Thursday, 14 June 2018 07:00

Agony Review

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Madmind Studio’s Agony is a game that unfortunately lives up to its name. It’s a Kickstarter survival horror indie that had its sights set on transporting gamers to the very pits of hell with a mature and visceral take on the underworld and with no restraints to their artistic design. Despite this, it seems that their ambition was too great, and ultimately crushed this once-promising title in its infancy. With deeply flawed mechanics, incoherent design, and an almost nonexistent story, Agony feels like a rushed title that was brought out into this breathing world too soon and then left for the wolves.

Welcome to Hell

In Agony, you take the role of a nameless soul damned to hell and without recollection of your former life. Within the maddening walls of flesh and mutilated limbs, you’re driven along a relatively linear story, guided by a demon queen referred to as the Red Goddess. According to the opening cinematic, your character feels a lingering desire to follow the Goddess and seek her out in hopes that she might deliver you from this nightmare and restore your memories. On your journey, you’ll venture through the bowels of hell, passing through macabre constructs and nightmarish forests on your quest to seek out your escape from your punishment.

Along the way, you will find yourself hunted by demons, and here the survival horror elements come into play. Using places to hide and controlling your breathing, you’ll need to escape from the clutches of these monstrous hunters and perform a small variety of puzzles, which range from collecting body parts to memorizing symbols and drawing them in blood on the walls. The deviation in this system is the death mechanic. Agony expects you to die, and allows you to guide your spirit to other lost martyrs where you can possess their bodies and continue on again. Throughout the story, you’ll steal the bodies of dozens of other prisoners and even demons in your attempts to escape your eternal prison.

Horrific Problems

While the elevator pitch for Agony seems like the makings for a solid game, what was delivered is an entirely different creature. At its core, Agony was intended to be a survival horror title — much like Red Barrel’s Outlast — but the mechanics are bare-bones at best, and you’ll likely find yourself rarely using most hiding spots or holding your breath since you can typically just kite the average demon as it clumsily stamps around without any sense of subtlety. Most of the game will be spent performing mundane searches for body parts or sigils while trying to avoid the demons that will either never notice you or see you on the other side of the hall and almost instantly murder you, even when you’re trying to use stealth mechanics. There’s rarely ever any in-between.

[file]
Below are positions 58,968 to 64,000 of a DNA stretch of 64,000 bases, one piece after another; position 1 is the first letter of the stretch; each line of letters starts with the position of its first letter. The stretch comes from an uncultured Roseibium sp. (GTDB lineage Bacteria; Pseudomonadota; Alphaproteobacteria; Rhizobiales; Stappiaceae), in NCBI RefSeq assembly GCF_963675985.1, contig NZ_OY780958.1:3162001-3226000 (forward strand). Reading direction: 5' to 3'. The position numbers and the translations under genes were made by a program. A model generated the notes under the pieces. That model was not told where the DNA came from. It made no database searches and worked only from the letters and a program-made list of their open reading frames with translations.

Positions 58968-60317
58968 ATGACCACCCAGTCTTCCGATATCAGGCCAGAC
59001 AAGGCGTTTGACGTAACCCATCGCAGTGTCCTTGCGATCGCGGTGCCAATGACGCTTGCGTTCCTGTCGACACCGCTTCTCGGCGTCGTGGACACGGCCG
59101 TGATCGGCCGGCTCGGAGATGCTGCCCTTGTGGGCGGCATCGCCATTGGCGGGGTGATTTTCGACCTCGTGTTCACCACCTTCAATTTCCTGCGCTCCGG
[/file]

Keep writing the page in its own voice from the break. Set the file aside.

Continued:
The rest of the game will be mostly spent as something of a platformer as you try to traverse your way through the eye-achingly busy levels by jumping across chasms or swimming through underwater tunnels that are both as likely to kill you as the demons. Even deadlier than either of those are the small fires that litter the ground, which can easily kill if you accidentally put your toe in them — that, or the invisible bees that are sparsely located in certain levels which murder you in a few seconds. (No, I’m not joking about the bees. I wish I was.) Levels sometimes feel haphazard and a mess to travel, littered with places that don’t feel like they were tested at all. You’ll find yourself clambering through disheveled corridors and climbing up walls, which emphasizes the atmosphere in some part, but on the other hand it can be incredibly trying. This back and forth, rinse and repeat of puzzles and platforming rarely provides any tangible challenge and will likely fill you with more frustration than any satisfaction.


The gimmick of the game is the possession system, allowing you at certain times to hop your spirit to a different body and possess one of the many same-looking prisoners or demons. Possession works best when you’re stealing the body of another martyr, and that’s where, to some degree, it shines. While they all look basically the same, you’re allowed to progress in your challenge without having to go back to the previous checkpoint and, depending on whether you possess the body of a man or woman, your voice changes accordingly. It allows for a continued flow of movement through the levels and provides a considerable sense of otherworldliness to setting.

Possessing demons is intended to be a major selling point of this system, but it quickly becomes apparent that either very little thought was put into it, or it was sadly put out unfinished. Possessing demons stops you from interacting with most of the game, from picking up items to even activating any respawn points. Each demon type has a unique set of skills to them, but the mechanics are one-note and feel clumsy, while also having a frustratingly limited possession time where you’ll be kicked out of the demon’s body at any random moment and be forced to either repossess it, or try to find a new body.